The heroine in this story is multi-spiritual and practices whatever fits the circumstance,and quite effectively and honestly.
I fully recommend this book to anyone who wishes to come to a better understanding of cultural and religious differences and who might share my own conclusion that it's not how you practice your religion or what religion you practice, it's how you listen to God who speaks to us all through that still, small voice.
The Good Son is a different kind of international spy thriller - intelligent, thoughtful, with a complex plot and interesting well developed characters. There are actually three intertwined story lines that come together at the end of the book. Theo Bailey is a US army Special Forces fighter who has been wounded in Afghanistan by friendly fire. He is the son of a Pashtu father and a Polish American mother. He was raised as a Pashtu and while still quite young participated in the jihad against the Russians. As a teenager he is taken to the US and becomes an American citizen. While recuperating from his wounds his mother is captured by terrorists in Afghanistan. He develops plans to free her from the terrorists. In a separate thread we are told his mother's story. Sonia is a former circus performer who has married a wealthy Pakistani and is also a trained Jungian psychologist. Her two daughters are murdered by terrorists in the 1980s. She is kidnapped while leading a peace conference in Afghanistan. In the third thread we meet Cynthia Lam, an analyst at the National Security Agency charged with monitoring intercepts from South Asia. The events surrounding the attempts to release Sonia and the other hostages bring together the stories of Theo, Sonia and Cynthia.
I know I have not distilled this plot well in my description but the first half of the book where the characters are introduced is a really good read. The detail that the author provides relating to the Afghani and Pakistani culture enriches this story. Descriptions of the food, the family and clan life and the different sects of the Muslin religion were educational and enjoyable to read. The author makes a real effort to illustrate the differences between Western culture and the Muslin tradition. For this most part this works.
As I write this review I can see how wild this plot seems but let me tell you it worked for me right up until the last few chapters. The author was so skilled and the story presentation so strong that I was sure the ending would life up to my expectations. Sadly not true. So many implausible things happen in the last 50 pages I was stunned. Not only were the events contrived, major characters acted totally out of character.
So, I still recommend this book despite the end. It has a ripped from the headlines feel, strong characterizations, complex plotting and a unique look at the Muslin jihad.
on November 20, 2013
This is one of the three best books I have ever read.
Michael Gruber has grafted a political/religious/sociological/psychological study on the classic thriller drama. Unlike most thrillers where I rush to the improbable ending, knowing the stoic but isolated hero will find a way to ride off into the sunset (while the reader knows that the sun will rise with the next volume) with the beautiful and understanding woman who will somehow nurse him back to physical and psychological health so he can save the world from the next evil opportunist, this book is about much more than the usual improbable thriller plot.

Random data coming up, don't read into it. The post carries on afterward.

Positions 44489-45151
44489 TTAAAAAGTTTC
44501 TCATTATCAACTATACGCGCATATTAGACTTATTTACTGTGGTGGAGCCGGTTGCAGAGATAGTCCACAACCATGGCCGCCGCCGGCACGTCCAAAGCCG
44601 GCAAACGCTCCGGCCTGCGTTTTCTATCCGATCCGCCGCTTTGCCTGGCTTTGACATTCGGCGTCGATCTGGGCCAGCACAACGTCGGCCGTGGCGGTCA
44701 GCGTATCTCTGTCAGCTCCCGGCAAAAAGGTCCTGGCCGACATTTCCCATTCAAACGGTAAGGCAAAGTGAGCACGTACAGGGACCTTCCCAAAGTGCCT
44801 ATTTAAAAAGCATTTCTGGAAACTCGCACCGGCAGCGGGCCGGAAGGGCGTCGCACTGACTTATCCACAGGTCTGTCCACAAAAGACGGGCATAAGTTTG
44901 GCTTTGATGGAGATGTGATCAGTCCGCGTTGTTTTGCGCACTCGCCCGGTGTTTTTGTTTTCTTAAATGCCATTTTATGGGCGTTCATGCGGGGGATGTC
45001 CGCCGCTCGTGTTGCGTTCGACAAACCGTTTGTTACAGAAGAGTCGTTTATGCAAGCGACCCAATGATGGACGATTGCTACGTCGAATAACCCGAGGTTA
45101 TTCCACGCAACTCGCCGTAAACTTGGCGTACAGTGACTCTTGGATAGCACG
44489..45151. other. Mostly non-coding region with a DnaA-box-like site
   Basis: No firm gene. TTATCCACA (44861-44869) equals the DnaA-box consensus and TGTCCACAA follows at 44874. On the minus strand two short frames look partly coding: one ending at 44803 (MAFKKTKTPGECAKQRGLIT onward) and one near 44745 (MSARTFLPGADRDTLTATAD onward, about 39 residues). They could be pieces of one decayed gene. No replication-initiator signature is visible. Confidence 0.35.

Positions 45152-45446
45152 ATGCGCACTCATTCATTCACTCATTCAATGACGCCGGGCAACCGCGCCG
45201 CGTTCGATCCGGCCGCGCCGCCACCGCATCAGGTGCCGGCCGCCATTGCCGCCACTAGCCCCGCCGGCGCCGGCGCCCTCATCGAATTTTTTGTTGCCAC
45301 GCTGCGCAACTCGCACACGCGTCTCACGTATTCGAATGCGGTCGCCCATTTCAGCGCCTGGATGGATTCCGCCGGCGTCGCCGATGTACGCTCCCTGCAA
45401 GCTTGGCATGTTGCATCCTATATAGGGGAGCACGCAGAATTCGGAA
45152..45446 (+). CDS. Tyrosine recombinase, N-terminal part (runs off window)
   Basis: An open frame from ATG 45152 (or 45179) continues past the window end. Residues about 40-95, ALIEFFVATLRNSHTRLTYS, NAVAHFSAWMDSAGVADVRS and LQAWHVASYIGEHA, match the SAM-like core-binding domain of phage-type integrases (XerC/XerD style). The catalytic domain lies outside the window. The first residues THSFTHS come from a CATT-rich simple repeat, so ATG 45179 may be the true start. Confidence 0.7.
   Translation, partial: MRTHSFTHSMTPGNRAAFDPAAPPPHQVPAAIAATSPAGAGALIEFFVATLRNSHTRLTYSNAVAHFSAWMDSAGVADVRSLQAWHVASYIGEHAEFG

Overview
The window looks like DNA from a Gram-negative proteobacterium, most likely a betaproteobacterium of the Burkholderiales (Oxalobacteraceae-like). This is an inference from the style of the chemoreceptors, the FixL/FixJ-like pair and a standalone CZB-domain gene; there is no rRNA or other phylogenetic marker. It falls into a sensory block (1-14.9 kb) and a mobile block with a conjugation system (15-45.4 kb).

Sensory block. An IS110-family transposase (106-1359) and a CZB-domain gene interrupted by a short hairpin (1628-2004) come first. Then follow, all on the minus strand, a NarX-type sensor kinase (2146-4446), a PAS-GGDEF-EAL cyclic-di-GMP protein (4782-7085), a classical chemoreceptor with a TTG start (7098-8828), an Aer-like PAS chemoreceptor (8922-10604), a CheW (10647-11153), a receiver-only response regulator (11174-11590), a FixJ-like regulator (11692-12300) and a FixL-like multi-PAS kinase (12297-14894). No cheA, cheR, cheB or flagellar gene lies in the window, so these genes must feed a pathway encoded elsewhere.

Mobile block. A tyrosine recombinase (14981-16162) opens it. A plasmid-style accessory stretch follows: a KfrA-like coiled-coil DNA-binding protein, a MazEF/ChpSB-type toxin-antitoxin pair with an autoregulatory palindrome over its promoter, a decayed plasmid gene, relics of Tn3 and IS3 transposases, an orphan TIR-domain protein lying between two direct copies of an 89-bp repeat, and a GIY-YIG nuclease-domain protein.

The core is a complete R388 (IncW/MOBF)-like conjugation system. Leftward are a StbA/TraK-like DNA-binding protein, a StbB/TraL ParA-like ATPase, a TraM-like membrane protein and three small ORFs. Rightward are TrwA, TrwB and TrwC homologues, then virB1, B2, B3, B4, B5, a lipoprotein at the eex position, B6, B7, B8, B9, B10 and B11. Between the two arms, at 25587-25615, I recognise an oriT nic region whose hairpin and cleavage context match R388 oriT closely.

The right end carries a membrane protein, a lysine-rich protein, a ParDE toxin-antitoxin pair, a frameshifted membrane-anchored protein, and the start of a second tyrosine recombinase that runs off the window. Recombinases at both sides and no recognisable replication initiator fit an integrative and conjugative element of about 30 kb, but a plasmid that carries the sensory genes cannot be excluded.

In The Good Son: A Novel, Gruber uses the plot as a scaffold for psychological, religious and sociological asides which are far more intriguing and thought provoking than most op ed pieces or news stories about the Middle East.
The Good Son: A Novel is really about how holding a mirror to the different ways Americans and Afghanis live their lives. According to Gruber’s Jungian analyst protagonist, Sonia, the mother of the daring military operative, Theo, Americans believe in progress, money, sex, fame and military strength with a national philosophy based on pragmatism, while Muslims, specifically Afghani tribal Muslims, instead strive to fit in, to achieve harmony and satisfaction as a member of a family or a tribe, all the while believing in God and sincerely trying to do what God wants.
The novel is really about the juxtaposition of these two methods of dealing with life, and the conflicts those frameworks cause in Sonia’s family, in her and Theo’s heads, and between America, Pakistan and Afghanistan, and the people who live in all three countries.
Reading about those conflicts gives us the page turning thrill of most adventures, but the asides are as informational as a high level graduate seminar in psychology, sociology and religion. This is really a thriller that makes you think, and, I don’t think I have ever said this before about an “airplane book,” is worth reading again, not for the plot, but to think about the characters’ musings on life, religion, family and society.
Through those musings I learned more and gained far more insight and understanding about the conflict between the West and the Muslim world than I ever gained from reading hard news and "serious" books and magazines.
Imagine if John LeCarre met James Frazer (the author of the Golden Bough) and decided to work together to entertain and enlighten. I can not overemphasize how much I loved this book. It is entertaining and educational. If not for the prejudice against popular fiction, I would be unable to understand how this book has not won every award. I don’t share that prejudice and that’s why I put Important in the title of this review. Gruber’s fiction can teach us more than many volumes of serious work or scholarly tomes. Read it! And Enjoy it.